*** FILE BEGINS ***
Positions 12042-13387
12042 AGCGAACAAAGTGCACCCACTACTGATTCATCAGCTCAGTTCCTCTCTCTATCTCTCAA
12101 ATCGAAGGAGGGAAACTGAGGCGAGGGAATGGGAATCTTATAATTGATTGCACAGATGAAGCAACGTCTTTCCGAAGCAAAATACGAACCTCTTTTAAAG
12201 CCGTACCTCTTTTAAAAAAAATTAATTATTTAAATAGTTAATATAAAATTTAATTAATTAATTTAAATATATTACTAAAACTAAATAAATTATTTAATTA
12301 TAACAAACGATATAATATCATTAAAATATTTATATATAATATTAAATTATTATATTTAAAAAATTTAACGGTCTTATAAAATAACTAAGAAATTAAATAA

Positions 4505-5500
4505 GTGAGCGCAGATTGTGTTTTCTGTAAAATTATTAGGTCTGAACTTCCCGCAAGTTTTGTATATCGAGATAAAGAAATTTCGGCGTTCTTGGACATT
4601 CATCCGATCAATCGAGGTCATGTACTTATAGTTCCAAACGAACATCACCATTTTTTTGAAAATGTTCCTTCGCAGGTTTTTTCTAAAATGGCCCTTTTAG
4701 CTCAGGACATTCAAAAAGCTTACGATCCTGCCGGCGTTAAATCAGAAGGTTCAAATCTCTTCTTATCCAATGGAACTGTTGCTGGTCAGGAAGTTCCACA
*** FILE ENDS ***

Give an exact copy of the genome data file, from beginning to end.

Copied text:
Positions 12042-13387
12042 AGCGAACAAAGTGCACCCACTACTGATTCATCAGCTCAGTTCCTCTCTCTATCTCTCAA
12101 ATCGAAGGAGGGAAACTGAGGCGAGGGAATGGGAATCTTATAATTGATTGCACAGATGAAGCAACGTCTTTCCGAAGCAAAATACGAACCTCTTTTAAAG
12201 CCGTACCTCTTTTAAAAAAAATTAATTATTTAAATAGTTAATATAAAATTTAATTAATTAATTTAAATATATTACTAAAACTAAATAAATTATTTAATTA
12301 TAACAAACGATATAATATCATTAAAATATTTATATATAATATTAAATTATTATATTTAAAAAATTTAACGGTCTTATAAAATAACTAAGAAATTAAATAA

Positions 4505-5500
4505 GTGAGCGCAGATTGTGTTTTCTGTAAAATTATTAGGTCTGAACTTCCCGCAAGTTTTGTATATCGAGATAAAGAAATTTCGGCGTTCTTGGACATT
4601 CATCCGATCAATCGAGGTCATGTACTTATAGTTCCAAACGAACATCACCATTTTTTTGAAAATGTTCCTTCGCAGGTTTTTTCTAAAATGGCCCTTTTAG
4701 CTCAGGACATTCAAAAAGCTTACGATCCTGCCGGCGTTAAATCAGAAGGTTCAAATCTCTTCTTATCCAATGGAACTGTTGCTGGTCAGGAAGTTCCACA